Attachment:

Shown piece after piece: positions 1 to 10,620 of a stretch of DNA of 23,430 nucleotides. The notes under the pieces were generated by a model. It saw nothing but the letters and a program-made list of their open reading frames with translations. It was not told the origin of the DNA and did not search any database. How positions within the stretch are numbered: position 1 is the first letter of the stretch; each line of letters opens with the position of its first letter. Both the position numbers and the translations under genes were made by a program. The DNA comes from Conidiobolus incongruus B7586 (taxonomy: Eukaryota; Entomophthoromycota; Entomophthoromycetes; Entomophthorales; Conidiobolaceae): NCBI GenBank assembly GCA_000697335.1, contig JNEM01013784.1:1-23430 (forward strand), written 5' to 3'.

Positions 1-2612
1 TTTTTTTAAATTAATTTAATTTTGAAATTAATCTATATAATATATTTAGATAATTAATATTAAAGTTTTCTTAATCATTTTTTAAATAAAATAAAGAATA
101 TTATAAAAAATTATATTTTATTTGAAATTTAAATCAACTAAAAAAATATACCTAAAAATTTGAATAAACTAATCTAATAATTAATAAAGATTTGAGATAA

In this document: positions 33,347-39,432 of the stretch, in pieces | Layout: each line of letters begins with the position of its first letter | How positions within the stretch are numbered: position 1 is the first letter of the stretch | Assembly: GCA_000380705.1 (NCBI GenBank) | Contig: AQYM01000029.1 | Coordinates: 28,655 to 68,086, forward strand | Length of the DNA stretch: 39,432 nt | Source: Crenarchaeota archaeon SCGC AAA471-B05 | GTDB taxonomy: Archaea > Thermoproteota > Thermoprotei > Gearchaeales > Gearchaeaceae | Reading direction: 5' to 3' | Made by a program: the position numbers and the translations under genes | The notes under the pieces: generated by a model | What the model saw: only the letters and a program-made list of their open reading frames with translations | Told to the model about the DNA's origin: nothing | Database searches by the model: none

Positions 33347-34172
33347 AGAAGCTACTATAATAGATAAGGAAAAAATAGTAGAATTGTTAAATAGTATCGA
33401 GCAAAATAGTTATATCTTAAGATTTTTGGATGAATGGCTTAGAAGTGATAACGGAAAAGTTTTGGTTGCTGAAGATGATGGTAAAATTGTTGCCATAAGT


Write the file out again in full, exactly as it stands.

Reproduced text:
Shown piece after piece: positions 1 to 10,620 of a stretch of DNA of 23,430 nucleotides. The notes under the pieces were generated by a model. It saw nothing but the letters and a program-made list of their open reading frames with translations. It was not told the origin of the DNA and did not search any database. How positions within the stretch are numbered: position 1 is the first letter of the stretch; each line of letters opens with the position of its first letter. Both the position numbers and the translations under genes were made by a program. The DNA comes from Conidiobolus incongruus B7586 (taxonomy: Eukaryota; Entomophthoromycota; Entomophthoromycetes; Entomophthorales; Conidiobolaceae): NCBI GenBank assembly GCA_000697335.1, contig JNEM01013784.1:1-23430 (forward strand), written 5' to 3'.

Positions 1-2612
1 TTTTTTTAAATTAATTTAATTTTGAAATTAATCTATATAATATATTTAGATAATTAATATTAAAGTTTTCTTAATCATTTTTTAAATAAAATAAAGAATA
101 TTATAAAAAATTATATTTTATTTGAAATTTAAATCAACTAAAAAAATATACCTAAAAATTTGAATAAACTAATCTAATAATTAATAAAGATTTGAGATAA

In this document: positions 33,347-39,432 of the stretch, in pieces | Layout: each line of letters begins with the position of its first letter | How positions within the stretch are numbered: position 1 is the first letter of the stretch | Assembly: GCA_000380705.1 (NCBI GenBank) | Contig: AQYM01000029.1 | Coordinates: 28,655 to 68,086, forward strand | Length of the DNA stretch: 39,432 nt | Source: Crenarchaeota archaeon SCGC AAA471-B05 | GTDB taxonomy: Archaea > Thermoproteota > Thermoprotei > Gearchaeales > Gearchaeaceae | Reading direction: 5' to 3' | Made by a program: the position numbers and the translations under genes | The notes under the pieces: generated by a model | What the model saw: only the letters and a program-made list of their open reading frames with translations | Told to the model about the DNA's origin: nothing | Database searches by the model: none

Positions 33347-34172
33347 AGAAGCTACTATAATAGATAAGGAAAAAATAGTAGAATTGTTAAATAGTATCGA
33401 GCAAAATAGTTATATCTTAAGATTTTTGGATGAATGGCTTAGAAGTGATAACGGAAAAGTTTTGGTTGCTGAAGATGATGGTAAAATTGTTGCCATAAGT